Proc is a MUD term, it's short for procedure, which is a bit of code that executes in some computer languages. Everquest was basically a graphical shell on top of a MUD, so a lot of slang carried on from there and continued on to other MMOs.
I definitely remember hearing terms such as "proc" and "mob" as early as 1993, because that's the year my school got the internet and almost destroyed my college career with MUD's and Usenet :)
Yup, I too remember both terms appearing in MUDs. I think every single MUD used the term mob for enemies, though the usage of proc was not quite as common, even though it was used in some MUDs.
Yep. MUDs were made of connected rooms populated with objects. In the very first MUDs, objects just sat and waited to be interacted with by players. Eventually, MUDs started supporting objects that could periodically perform programmed actions on their own initiative. One action an object could take was to move from room to room, so these became known as "mobile objects", quickly shortened to "mobs". And folks rapidly figured out that an entertaining thing for a mobile object to do was "attack the player and allow the player to attack back", so "mobs" became synonymous with "monsters".
Likewise, as others have said, "procs" were originally "procedures" that could be placed on objects. The most basic example is "use". Objects could be used on other objects -- USE SWORD ON DRAGON, USE KEY ON LOCK, etc. So when you created, say, the sword object, you could create a bit of code and attach it to the sword as its "when used" procedure. Then, when someone tried to USE SWORD ON THE DRAGON, the MUD would call this code and say "Okay, you've just been used, and the thing you've been used on is that dragon." And the code could say "Okay, that dragon appears to be something that has a 'when damaged' procedure, so I'll display a 'You slash the dragon!' message, and call that dragon object's 'when damaged' procedure and tell it that I've hit it for 3 points of damage." And the dragon object's "when damaged" procedure, in turn, could display a message about 'The dragon roars in pain!', and see that the sword object that damaged it is being held by a player object, and call more procedures designed to inflict terrible harm on that player, and so on and so on.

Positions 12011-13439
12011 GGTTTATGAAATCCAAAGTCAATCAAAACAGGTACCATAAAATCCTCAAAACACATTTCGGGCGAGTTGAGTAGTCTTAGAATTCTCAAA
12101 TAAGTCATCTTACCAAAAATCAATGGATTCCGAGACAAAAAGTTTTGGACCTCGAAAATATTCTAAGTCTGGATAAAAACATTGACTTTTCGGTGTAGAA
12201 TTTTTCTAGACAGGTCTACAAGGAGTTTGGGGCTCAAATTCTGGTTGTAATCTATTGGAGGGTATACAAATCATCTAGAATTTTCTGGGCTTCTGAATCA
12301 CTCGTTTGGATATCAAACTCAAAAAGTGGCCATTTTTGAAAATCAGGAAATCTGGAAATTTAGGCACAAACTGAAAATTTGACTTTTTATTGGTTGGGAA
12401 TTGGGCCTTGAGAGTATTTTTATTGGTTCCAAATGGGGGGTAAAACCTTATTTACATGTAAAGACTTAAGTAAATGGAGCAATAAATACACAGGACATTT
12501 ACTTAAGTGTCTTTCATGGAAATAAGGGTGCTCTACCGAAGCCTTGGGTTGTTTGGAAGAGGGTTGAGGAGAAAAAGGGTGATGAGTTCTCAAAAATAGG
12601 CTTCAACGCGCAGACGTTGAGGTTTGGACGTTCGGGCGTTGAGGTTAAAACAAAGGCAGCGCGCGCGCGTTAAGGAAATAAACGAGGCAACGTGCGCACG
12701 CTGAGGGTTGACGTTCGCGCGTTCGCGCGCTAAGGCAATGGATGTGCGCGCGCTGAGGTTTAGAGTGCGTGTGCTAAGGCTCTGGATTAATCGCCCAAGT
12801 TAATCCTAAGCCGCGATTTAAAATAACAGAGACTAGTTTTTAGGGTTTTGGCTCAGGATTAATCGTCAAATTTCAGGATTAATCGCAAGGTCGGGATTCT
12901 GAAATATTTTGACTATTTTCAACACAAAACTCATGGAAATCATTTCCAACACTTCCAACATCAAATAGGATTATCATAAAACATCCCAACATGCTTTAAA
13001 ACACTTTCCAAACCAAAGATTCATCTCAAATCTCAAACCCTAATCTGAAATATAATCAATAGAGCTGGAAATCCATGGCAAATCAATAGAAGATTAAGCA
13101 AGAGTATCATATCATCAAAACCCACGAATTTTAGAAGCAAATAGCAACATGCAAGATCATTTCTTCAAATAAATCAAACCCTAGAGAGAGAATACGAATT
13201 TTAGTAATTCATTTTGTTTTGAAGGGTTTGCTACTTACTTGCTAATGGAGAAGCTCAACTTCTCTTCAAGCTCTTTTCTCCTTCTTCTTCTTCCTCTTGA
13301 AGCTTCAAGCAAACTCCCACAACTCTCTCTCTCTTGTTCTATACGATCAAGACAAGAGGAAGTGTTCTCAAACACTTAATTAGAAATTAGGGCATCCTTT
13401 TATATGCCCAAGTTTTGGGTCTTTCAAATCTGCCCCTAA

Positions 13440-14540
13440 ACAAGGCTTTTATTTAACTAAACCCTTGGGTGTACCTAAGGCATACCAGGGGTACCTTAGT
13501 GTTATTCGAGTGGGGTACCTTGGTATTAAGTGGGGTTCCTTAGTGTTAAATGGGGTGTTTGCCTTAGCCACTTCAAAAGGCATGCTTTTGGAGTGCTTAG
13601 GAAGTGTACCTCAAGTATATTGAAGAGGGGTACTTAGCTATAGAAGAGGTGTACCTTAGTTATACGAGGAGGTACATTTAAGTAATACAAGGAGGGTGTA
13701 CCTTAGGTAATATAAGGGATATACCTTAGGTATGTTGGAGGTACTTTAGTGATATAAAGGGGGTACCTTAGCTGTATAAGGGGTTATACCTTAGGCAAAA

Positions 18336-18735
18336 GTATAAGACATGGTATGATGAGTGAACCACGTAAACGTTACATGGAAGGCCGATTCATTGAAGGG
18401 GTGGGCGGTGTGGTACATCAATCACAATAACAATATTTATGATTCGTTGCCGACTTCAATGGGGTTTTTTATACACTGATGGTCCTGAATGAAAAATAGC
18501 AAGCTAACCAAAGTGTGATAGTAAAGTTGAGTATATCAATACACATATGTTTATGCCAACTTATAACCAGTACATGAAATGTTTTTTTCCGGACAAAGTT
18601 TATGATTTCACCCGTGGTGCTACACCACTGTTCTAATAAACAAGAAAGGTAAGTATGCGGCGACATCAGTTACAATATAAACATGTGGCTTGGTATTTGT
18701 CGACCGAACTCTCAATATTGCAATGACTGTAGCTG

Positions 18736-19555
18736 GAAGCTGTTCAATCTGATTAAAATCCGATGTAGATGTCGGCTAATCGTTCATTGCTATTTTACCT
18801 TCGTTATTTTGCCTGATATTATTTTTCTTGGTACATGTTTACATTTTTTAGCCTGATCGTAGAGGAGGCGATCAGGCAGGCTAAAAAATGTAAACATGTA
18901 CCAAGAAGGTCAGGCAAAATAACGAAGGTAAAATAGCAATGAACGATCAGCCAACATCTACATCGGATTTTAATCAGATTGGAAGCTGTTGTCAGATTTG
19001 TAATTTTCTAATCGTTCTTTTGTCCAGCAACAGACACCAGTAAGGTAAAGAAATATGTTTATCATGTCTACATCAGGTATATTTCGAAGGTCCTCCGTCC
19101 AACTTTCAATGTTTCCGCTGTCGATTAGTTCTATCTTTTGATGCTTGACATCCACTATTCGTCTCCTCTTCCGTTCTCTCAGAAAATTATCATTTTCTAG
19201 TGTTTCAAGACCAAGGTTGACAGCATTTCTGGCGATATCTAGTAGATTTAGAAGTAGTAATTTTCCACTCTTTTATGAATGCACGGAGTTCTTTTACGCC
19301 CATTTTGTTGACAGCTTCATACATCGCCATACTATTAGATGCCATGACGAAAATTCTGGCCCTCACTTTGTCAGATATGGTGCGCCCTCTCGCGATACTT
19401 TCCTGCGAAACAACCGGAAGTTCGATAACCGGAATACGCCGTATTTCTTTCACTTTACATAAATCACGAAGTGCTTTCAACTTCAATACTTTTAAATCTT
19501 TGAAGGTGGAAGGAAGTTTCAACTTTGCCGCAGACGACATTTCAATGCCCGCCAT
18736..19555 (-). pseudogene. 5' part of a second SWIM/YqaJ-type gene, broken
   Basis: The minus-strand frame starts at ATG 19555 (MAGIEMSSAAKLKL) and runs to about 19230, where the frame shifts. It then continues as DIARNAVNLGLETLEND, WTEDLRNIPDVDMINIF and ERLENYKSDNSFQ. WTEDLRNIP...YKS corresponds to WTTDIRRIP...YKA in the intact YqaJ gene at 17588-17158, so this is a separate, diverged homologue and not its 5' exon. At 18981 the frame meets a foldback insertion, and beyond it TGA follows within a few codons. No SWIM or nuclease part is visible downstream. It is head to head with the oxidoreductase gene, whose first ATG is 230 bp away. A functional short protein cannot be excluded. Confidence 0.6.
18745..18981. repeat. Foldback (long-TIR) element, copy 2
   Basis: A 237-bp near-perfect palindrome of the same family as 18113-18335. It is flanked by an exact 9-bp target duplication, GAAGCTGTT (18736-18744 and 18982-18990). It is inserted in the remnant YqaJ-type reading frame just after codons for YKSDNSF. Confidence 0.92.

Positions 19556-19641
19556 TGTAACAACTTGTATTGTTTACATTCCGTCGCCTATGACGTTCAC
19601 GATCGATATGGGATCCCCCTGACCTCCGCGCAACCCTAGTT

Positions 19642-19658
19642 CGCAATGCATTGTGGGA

There was originally nothing random about procs -- if an object had a proc that applied to a particular situation, it would get called 100% of the time. But the procs themselves would often be used to implement exotic sort of effects that should only happen some of the time, so the proc itself would generate a random number and say "Okay, there's a 10% chance that I'll set the room I'm in on fire," or something like that. So "proc" gradually became associated with randomness as well as with weird things happening.